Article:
Background: American Society for Aesthetic Plastic Surgery (ASAPS) survey data showed a 16.7% decrease in the total number of aesthetic surgical procedures from 2008 to 2009, whereas plastic surgeons have seen an increase of 0.6% in their nonsurgical cosmetic procedures. Objective: The authors describe the results of two surveys-one administered to potential patients, one to physicians-assessing the impact of the economy on patient choices in aesthetic facial surgery. Methods: Two surveys were conducted for this study-one from the American Academy of Facial Plastic and Reconstructive Surgeons (AAFPRS) and one from the Aesthetic Surgery Education and Research Foundation (ASERF). Both surveys utilized the unique maximum difference (MaxDiff) scaling format, which assesses respondent opinions through attribute/question grouping and multiple exposures to the same parameter, rather than traditional one-time questioning. In this way, MaxDiff analysis helped identify the varied drivers of patients' medical antiaging treatment (MAT) selection. The AAFPRS survey was conducted online through Synovate's Global Opinion Panel to identify an appropriate audience of potential patients. The ASERF survey contained both MaxDiff and traditional questions and was e-mailed to 2267 ASAPS members. Results: Data from the AAFPRS patient survey showed that 53% of respondents had been affected by the economy in their decisions regarding MAT procedures, with many seeking out less-costly options such as microdermabrasion. An overwhelming majority (95%) also reported that they would prefer a longer-lasting treatment over an immediate effect with shorter duration; furthermore, 60% felt that duration of treatment was more important than cost in selecting a facial aesthetic procedure. In the ASERF surgeon-based portion of the study, 61% of plastic surgeons felt that patients preferred long-lasting results over immediate ones, but 63% also reported that cost was a more important factor for their patients than duration. Conclusions: Extrapolating from the patient-reported survey preferences, the authors conclude that nonsurgical facial aesthetic treatment plans should currently be focused more on longevity rather than on immediate impact. There is currently a disconnect between patient preferences and surgeon perception of those preferences, which may be remedied with increased education for both groups. It is worth noting that many patients would be willing to accept a higher cost if it was correlated with a longer-lasting result.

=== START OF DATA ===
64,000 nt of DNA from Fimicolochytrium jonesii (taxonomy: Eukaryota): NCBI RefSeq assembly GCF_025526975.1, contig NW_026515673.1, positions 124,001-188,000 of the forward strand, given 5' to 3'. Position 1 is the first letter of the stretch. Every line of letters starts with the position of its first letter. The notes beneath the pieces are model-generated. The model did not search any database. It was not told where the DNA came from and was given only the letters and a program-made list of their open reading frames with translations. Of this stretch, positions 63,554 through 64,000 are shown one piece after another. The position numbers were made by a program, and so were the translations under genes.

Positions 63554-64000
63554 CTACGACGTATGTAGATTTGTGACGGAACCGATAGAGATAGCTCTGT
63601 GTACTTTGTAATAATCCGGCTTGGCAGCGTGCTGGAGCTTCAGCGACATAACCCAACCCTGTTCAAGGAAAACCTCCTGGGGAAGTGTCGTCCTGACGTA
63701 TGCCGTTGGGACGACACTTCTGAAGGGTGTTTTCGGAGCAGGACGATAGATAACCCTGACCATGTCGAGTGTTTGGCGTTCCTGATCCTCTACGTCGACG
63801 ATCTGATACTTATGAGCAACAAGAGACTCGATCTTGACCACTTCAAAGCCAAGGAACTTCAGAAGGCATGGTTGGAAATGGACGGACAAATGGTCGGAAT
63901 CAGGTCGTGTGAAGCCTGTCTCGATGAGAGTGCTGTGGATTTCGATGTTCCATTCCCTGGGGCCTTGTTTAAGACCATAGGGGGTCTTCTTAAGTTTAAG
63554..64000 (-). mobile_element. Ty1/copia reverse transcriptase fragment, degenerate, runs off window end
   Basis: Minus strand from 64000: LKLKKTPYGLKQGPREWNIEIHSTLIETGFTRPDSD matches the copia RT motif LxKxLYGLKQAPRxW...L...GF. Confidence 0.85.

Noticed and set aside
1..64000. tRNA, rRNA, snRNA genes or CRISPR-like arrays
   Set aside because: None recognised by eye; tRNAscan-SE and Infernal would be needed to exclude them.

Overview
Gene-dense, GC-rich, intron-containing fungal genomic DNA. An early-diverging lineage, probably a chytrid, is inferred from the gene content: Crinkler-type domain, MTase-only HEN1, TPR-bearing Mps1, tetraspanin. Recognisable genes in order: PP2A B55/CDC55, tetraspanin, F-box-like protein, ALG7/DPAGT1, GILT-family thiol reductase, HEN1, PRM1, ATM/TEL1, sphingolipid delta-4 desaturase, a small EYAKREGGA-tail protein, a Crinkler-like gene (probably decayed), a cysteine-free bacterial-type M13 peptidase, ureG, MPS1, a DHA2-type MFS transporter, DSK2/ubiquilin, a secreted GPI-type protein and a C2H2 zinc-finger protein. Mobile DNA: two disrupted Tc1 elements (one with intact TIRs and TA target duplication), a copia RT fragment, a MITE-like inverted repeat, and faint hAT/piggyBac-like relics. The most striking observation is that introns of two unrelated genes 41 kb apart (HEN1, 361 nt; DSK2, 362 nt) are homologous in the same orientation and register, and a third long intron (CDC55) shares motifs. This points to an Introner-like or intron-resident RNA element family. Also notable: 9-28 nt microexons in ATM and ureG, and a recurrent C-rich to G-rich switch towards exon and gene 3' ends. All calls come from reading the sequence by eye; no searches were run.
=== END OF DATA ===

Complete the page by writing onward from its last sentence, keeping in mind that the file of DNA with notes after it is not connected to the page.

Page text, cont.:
- Facial surgery
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